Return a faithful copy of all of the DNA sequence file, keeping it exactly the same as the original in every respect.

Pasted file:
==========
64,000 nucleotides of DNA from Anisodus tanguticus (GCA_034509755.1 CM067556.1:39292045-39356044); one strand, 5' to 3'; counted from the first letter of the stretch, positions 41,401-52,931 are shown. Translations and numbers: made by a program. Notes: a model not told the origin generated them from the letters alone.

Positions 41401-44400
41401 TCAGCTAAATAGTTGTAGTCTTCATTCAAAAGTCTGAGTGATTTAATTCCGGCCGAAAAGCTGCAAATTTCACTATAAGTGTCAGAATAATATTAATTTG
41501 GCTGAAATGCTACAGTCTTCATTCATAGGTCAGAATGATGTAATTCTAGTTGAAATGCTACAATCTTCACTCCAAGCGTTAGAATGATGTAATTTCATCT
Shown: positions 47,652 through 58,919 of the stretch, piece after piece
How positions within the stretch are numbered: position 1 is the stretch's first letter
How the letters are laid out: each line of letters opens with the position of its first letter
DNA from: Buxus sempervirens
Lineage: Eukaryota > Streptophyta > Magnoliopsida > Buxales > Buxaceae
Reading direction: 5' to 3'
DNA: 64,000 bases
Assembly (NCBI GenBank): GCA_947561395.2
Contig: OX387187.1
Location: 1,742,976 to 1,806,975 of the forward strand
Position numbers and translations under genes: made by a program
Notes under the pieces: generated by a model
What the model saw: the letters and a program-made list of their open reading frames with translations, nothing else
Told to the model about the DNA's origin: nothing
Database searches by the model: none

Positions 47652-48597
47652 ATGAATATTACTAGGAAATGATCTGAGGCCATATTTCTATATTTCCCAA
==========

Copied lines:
64,000 nucleotides of DNA from Anisodus tanguticus (GCA_034509755.1 CM067556.1:39292045-39356044); one strand, 5' to 3'; counted from the first letter of the stretch, positions 41,401-52,931 are shown. Translations and numbers: made by a program. Notes: a model not told the origin generated them from the letters alone.

Positions 41401-44400
41401 TCAGCTAAATAGTTGTAGTCTTCATTCAAAAGTCTGAGTGATTTAATTCCGGCCGAAAAGCTGCAAATTTCACTATAAGTGTCAGAATAATATTAATTTG
41501 GCTGAAATGCTACAGTCTTCATTCATAGGTCAGAATGATGTAATTCTAGTTGAAATGCTACAATCTTCACTCCAAGCGTTAGAATGATGTAATTTCATCT
Shown: positions 47,652 through 58,919 of the stretch, piece after piece
How positions within the stretch are numbered: position 1 is the stretch's first letter
How the letters are laid out: each line of letters opens with the position of its first letter
DNA from: Buxus sempervirens
Lineage: Eukaryota > Streptophyta > Magnoliopsida > Buxales > Buxaceae
Reading direction: 5' to 3'
DNA: 64,000 bases
Assembly (NCBI GenBank): GCA_947561395.2
Contig: OX387187.1
Location: 1,742,976 to 1,806,975 of the forward strand
Position numbers and translations under genes: made by a program
Notes under the pieces: generated by a model
What the model saw: the letters and a program-made list of their open reading frames with translations, nothing else
Told to the model about the DNA's origin: nothing
Database searches by the model: none

Positions 47652-48597
47652 ATGAATATTACTAGGAAATGATCTGAGGCCATATTTCTATATTTCCCAA